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I want to prove that for every positive polynomial $p(n)$ and any negligible function $negl(n)$ the product $negl(n)p(n)$ is also negligible.

This is what I tried so far:

$\forall n>n_0:negl(n)<1/k(n),k=$any positive polynomial. $\Rightarrow p(n)negl(n)<p(n)1/z(n) $ With $z(n)=p(n)k(n)$ $\Rightarrow p(n)negl(n)<p(n)1/z(n)=p(n)\frac{1}{p(n)k(n)}=1/k(n)$

Question : I am not sure if I am allowed to substitute $z(n)$ with the product of $p(n)$ and $k(n)$.

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  • $\begingroup$ What is "negligible" in your context? $\endgroup$
    – nir shahar
    Nov 14 '21 at 16:35
  • $\begingroup$ A function $f(n)$ is negligible if for any $n>n_0 \in N$ $f(n)$ is smaller then $1/p(n)$ for any positive polynomial $p(n)$. $\endgroup$
    – UniX
    Nov 14 '21 at 16:39
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You are allowed, but you have to make sure to keep it formal.

The property of $negl$ guarantees you that $\exists n_0 : \forall n>n_0: negl(n)<\frac{1}{p(n)k(n)}$ for some polynomial $k(n)$.

Now, for any $n>n_0$, you know that this holds and thus $p(n)negl(n)<p(n)\frac{1}{p(n)k(n)}=\frac{1}{k(n)}$ if $p(n)$ is positive (it will be for all $n>n_1$ for some $n_1$).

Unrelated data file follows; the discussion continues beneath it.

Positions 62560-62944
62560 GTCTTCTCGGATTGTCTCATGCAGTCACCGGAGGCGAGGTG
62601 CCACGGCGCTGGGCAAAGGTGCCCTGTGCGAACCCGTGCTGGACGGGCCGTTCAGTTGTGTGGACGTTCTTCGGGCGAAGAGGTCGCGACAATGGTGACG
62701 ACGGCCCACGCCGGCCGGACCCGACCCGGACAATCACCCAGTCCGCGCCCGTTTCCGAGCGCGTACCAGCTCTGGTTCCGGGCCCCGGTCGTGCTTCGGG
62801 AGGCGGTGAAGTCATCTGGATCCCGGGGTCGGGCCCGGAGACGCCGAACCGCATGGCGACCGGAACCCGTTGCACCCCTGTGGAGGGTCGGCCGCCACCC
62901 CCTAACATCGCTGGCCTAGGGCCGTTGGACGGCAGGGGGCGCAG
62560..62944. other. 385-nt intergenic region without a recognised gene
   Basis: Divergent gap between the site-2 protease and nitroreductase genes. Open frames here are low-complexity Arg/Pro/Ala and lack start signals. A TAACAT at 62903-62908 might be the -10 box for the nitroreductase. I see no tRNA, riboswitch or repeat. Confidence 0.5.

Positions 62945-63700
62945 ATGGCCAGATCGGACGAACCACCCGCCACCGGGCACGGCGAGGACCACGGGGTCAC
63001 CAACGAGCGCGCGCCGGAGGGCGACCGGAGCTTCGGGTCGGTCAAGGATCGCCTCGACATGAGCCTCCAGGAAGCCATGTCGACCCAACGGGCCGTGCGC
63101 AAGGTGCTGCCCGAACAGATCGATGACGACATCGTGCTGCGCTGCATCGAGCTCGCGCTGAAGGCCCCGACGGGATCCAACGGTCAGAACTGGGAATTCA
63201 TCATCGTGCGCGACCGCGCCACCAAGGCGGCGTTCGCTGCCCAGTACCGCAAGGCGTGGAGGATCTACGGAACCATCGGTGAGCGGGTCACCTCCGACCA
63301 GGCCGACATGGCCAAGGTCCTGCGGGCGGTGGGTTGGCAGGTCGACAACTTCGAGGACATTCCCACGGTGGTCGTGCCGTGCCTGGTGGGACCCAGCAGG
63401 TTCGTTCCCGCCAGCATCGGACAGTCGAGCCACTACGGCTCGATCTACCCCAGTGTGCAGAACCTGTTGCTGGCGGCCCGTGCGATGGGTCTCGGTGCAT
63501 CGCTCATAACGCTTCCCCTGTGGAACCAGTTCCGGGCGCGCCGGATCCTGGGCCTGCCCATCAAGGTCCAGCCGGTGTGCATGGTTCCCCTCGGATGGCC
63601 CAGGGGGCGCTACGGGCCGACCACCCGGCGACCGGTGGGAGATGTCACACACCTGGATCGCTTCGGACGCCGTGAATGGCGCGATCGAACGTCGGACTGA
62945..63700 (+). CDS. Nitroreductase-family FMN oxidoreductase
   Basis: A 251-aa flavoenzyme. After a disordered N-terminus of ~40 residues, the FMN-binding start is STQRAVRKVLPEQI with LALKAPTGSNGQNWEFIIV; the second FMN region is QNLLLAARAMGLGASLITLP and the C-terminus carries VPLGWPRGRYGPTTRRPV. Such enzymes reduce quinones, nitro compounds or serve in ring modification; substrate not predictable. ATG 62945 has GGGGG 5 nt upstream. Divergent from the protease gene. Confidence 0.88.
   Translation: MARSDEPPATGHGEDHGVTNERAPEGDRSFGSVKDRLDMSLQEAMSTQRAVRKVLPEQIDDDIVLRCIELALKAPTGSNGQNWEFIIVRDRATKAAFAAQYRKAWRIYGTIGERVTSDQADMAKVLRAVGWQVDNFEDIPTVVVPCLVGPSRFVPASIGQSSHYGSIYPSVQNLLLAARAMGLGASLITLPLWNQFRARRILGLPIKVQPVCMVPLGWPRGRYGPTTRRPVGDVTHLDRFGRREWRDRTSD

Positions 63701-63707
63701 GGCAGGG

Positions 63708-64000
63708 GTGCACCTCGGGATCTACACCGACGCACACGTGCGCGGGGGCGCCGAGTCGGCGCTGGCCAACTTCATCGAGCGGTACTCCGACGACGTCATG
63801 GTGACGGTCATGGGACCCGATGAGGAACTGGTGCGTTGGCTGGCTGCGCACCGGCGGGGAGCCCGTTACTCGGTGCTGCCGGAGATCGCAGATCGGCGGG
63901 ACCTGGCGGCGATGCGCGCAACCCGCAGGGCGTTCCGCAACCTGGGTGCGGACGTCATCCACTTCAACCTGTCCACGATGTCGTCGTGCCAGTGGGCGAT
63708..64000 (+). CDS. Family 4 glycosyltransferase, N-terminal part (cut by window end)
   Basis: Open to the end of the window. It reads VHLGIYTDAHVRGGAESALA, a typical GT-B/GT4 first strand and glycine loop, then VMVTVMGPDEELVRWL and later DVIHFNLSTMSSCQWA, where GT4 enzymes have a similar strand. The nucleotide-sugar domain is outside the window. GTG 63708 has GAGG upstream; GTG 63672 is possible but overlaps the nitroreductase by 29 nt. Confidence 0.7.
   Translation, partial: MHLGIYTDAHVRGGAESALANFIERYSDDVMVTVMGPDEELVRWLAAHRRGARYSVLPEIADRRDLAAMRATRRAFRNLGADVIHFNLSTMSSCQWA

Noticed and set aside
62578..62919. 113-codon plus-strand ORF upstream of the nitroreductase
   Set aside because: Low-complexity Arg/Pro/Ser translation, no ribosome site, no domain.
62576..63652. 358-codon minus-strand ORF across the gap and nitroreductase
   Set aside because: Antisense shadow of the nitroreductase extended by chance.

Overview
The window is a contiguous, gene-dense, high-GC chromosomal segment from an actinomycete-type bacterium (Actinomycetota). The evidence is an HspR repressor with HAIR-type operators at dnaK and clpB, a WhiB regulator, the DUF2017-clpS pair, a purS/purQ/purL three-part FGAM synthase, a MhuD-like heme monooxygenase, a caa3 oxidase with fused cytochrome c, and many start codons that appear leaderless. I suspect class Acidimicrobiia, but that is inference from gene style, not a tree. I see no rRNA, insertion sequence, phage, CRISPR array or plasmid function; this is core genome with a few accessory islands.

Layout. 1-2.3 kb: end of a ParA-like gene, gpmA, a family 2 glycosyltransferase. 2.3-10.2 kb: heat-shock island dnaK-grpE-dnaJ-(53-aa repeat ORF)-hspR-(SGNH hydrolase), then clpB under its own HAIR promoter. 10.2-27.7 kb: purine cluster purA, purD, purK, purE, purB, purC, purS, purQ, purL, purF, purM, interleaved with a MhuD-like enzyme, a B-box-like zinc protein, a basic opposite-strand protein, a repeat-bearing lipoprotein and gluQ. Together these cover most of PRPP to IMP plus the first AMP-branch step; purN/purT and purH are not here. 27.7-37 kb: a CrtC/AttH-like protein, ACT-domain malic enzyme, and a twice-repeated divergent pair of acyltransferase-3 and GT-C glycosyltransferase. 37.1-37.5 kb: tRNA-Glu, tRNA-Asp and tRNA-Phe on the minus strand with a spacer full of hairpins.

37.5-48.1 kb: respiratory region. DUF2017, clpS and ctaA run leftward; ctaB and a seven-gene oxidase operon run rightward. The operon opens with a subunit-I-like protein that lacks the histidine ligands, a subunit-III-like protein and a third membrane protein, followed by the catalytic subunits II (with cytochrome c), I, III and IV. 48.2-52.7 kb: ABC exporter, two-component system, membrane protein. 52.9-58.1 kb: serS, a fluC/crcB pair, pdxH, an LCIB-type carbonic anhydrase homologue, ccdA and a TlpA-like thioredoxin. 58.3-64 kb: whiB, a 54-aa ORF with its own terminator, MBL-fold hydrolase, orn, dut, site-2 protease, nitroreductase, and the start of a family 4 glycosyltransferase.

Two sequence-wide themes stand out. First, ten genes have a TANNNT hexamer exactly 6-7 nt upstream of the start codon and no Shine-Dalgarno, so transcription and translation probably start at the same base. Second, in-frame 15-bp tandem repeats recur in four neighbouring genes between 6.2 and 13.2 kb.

Thus, for all $n>\max\{n_0,n_1\}$, we know that $p(n)negl(n)<\frac{1}{k(n)}$ and by definition we get that $p(n)negl(n)$ is also negligible.

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We have $negl(n)$ as a negligible function, then by definition, it is smaller than the inverse of any polynomial, for all sufficiently large $n$. In particular, given any polynomial $q(n)$, $negl(n)$ is smaller than $1/(p(n) \cdot q(n))$

$$negl(n) <1/(p(n) \cdot q(n)) $$ Now, we have

$$negl(n)p(n) < q(n).$$


Limit definition also easy to use;

$f_1(n)$ is negligible than for every polynomial $q(n)$ we have;

$$\lim_{n \rightarrow \infty} q(n) f_1(n) =0$$

Now, we need to show that for every $q(n)$, $negl(n)p(n)$ is negligible;

$$\lim_{n \rightarrow \infty} q(n) negl(n)p(n)= 0$$

This is true; since $negl(n)$ is negligible implies for every polynomial;

$$\lim_{n \rightarrow \infty} [q(n) p(n)] negl(n) =0,$$ where $q(n) p(n)$ is a polynomial.

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